The palace was the birthplace of Infanta Maria Antonietta of Spain (1729-1785), daughter of Philip V of Spain and Elisabeth Farnese, when the king was in the city to oversee the signing of the Treaty of Seville (1729) which ended the Anglo-Spanish War (1727).
Puerta del LeónEdit
The main entrance to the Alcázar takes its name from the 19th century tile-work inlaid above it, a crowned lion holding a cross in its claws and bearing a Gothic script.
Patio de las DoncellasEdit
The name, meaning "The Courtyard of the Maidens", refers to the legend that the Moors demanded 100 virgins every year as tribute from Christian kingdoms in Iberia.
The lower level of the Patio was built for King Peter of Castile and includes inscriptions describing Peter as a "sultan". Various lavish reception rooms are located on the sides of the Patio. In the center is a large, rectangular reflecting pool with sunken gardens on either side. For many years, the courtyard was entirely paved in marble with a fountain in the center. However, historical evidence showed the gardens and the reflecting pool were the original design and this arrangement was restored. However, soon after this restoration, the courtyard was temporarily paved with marble once again at the request of movie director Ridley Scott. Scott used the paved courtyard as the set for the court of the King of Jerusalem in his movie Kingdom of Heaven. The courtyard arrangement was converted once more after the movie's production.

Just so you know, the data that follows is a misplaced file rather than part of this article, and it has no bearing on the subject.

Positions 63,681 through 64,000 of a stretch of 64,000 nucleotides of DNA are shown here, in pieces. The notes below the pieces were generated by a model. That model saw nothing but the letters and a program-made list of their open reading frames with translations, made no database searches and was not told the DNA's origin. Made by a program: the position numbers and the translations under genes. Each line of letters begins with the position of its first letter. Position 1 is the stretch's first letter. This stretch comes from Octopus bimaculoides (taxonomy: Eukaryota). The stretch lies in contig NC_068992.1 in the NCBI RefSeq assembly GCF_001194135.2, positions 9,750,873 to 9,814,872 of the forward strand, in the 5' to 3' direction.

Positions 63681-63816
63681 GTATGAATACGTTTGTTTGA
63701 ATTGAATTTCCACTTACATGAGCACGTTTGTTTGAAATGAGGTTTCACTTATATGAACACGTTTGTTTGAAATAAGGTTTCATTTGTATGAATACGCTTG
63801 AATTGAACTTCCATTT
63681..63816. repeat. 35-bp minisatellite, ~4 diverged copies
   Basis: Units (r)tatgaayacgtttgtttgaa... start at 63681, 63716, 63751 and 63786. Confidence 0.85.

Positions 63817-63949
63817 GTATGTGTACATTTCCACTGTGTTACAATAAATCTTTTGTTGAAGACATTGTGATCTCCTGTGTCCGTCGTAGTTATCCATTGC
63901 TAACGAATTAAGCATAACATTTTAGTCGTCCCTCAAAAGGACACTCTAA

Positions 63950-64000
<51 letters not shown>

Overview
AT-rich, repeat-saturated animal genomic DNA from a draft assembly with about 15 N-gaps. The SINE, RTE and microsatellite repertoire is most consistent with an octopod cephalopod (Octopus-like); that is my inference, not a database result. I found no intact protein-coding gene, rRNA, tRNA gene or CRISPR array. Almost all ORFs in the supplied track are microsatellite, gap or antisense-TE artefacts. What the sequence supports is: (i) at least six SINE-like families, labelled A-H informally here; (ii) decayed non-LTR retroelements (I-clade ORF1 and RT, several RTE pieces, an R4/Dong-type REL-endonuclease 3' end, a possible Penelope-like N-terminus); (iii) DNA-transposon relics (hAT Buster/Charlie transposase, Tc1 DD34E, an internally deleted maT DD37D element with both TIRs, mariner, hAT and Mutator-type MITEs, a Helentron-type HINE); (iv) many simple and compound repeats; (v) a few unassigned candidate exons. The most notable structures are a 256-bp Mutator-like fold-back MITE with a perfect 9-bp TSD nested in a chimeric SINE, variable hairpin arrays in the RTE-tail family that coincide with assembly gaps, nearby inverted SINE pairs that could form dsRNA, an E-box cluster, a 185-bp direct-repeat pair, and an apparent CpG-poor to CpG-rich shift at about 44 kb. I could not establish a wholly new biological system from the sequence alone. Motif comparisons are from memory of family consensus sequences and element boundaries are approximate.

The upper story of the Patio was an addition made by Charles V. The addition was designed by Luis de Vega in the style of the Italian Renaissance although he did include both Renaissance and mudéjar plaster work in the decorations. Construction of the addition began in 1540 and ended in 1572.
Los Baños de Doña María de PadillaEdit
Salon de EmbajadoresEdit
The Salon de Embajadores, meaning The Ambassadors Reception Room", was the main room that King Peter of Castile used for his stay at the Alcazar. This room was the most richly decorated within the entire Alcazar Palace, which was in keeping with its role of power. In 1526, Emperor Charles V and Isabella of Portugal celebrated their marriage in this room.